In meditation we get to see ourselves close up—the torrent of thoughts and emotions that pass through our minds constantly. It is a process of coming to know yourself, to understand how your mind works and as you do that it seems less scary to allow yourself to be seen for who you are. You have had first-hand experience of your own imperfections and realized that it is fine. There is less reason to defend ourselves and to hide away. Yet at the same time, we connect with our soft spot—that place at our core where we can simply be with all our vulnerability, love and courage.
Brené Brown talks about perfectionism as a twenty ton shield that we think will protect us from being hurt but actually prevents us from being seen. Meditation helps us to remove the shield and helps us develop the courage to be vulnerable. If we can be vulnerable to our own pain and anxiety we have a chance of working with it, of moving through it. If we hide it away and pretend it’s not there it just blocks us.
Remember avoiding the traps of perfectionism is a process
One of the most insidious traps of perfectionism is when we apply it to the very means we are trying to use to help us avoid them. Often people that I talk to about learning meditation set themselves incredibly high goals, which inevitably they can’t keep up. This makes them feel discouraged and worries them that they are not doing it properly—that they are the only people who find meditation challenging. Sometimes this can even mean that they stop trying and feel meditation is not for them. This is such a pity and absolutely not necessary. The wonderful thing about meditation is that there is not such thing as a bad meditation and there are no standards to live up to. It is simply a process of coming to know your own mind, to make friends with yourself as you are and share that knowledge with courage and confidence.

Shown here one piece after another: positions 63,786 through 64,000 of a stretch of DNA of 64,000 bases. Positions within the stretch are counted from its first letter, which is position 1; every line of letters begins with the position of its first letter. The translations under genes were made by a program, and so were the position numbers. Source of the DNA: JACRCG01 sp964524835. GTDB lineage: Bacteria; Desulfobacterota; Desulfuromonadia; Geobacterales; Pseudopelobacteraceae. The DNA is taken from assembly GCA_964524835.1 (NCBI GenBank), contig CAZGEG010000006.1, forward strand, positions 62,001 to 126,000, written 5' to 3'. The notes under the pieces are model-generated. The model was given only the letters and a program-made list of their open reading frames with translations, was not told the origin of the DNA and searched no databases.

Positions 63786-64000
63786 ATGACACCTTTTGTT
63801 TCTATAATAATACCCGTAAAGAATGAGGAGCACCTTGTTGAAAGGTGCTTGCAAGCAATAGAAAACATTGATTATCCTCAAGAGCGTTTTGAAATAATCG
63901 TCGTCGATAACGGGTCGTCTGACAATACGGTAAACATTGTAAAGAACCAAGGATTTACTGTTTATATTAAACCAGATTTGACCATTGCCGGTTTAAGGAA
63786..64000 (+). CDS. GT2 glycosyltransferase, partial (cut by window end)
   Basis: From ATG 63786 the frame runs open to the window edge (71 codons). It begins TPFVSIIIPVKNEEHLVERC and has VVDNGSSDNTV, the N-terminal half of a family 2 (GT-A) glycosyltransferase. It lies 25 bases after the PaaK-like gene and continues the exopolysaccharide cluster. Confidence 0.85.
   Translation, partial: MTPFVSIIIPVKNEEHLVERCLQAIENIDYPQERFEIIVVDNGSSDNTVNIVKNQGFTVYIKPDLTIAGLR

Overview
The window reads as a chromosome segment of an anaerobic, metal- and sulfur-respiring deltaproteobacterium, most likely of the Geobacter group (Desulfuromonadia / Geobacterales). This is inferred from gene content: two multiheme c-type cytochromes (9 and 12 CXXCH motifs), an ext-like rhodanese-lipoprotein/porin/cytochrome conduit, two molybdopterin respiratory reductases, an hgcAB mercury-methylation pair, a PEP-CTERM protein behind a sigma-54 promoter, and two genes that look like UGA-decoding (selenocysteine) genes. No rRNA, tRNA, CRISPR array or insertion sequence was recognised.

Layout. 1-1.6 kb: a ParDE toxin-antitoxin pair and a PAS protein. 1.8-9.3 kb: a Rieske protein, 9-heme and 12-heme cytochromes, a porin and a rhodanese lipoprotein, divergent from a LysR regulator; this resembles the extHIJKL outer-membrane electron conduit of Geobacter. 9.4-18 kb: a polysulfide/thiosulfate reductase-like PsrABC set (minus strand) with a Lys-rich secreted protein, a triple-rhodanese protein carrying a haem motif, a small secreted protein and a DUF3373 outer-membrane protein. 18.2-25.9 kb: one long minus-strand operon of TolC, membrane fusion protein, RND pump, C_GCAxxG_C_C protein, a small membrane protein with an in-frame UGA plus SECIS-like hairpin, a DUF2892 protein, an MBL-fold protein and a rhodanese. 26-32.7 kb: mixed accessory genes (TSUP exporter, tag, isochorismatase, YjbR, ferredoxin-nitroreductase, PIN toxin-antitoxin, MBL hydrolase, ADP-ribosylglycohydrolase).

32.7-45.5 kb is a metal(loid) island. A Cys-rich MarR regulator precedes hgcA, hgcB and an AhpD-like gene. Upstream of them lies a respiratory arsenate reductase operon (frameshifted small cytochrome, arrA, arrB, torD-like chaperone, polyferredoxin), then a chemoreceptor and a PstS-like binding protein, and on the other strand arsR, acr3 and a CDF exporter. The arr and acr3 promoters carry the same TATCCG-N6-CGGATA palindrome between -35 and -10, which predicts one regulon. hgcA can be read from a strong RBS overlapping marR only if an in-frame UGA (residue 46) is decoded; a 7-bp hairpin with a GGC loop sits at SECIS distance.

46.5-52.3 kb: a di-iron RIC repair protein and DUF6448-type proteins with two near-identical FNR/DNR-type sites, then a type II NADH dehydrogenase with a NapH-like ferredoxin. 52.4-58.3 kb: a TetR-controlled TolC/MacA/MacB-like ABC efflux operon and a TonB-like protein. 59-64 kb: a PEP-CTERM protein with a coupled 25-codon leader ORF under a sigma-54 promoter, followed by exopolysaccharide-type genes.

If my young Social Worker had been taught to be with herself in this way, she might have had more of a sense of humour about the inadequacy of the stable’s facilities for child birth. She might even have been able to see the main point in the story—that something exceptional and magical was happening that was much more important than the irregularities that occupied her.
If you found this post useful you could check out my online course, How to be a Good Friend to Yourself
Take a few moments to think of someone you count on as a good friend. What it is about them that makes you feel that they are your friend? Perhaps they are loyal, non-judgemental, a good listener, funny, affectionate—the list could go on and on. The bottom line is that generally a good friend is someone who enables us—someone who supports us through hard times with kindness. One thing that is pretty certain is that they do not beat us up emotionally, or tell us we are losers and always get things in a mess. This is something we do for ourselves.
When we are in the position of being a good friend to another person, we behave quite differently. Usually we can support our friends when they turn to us for help. We are able to listen and to give some gentle suggestions and feedback. We are very unlikely to blame and criticise them—to beat up on them until they feel miserable. So why do we talk to ourselves in ways that we would never talk to another person, nor allow them to talk to us?
How we respond to threat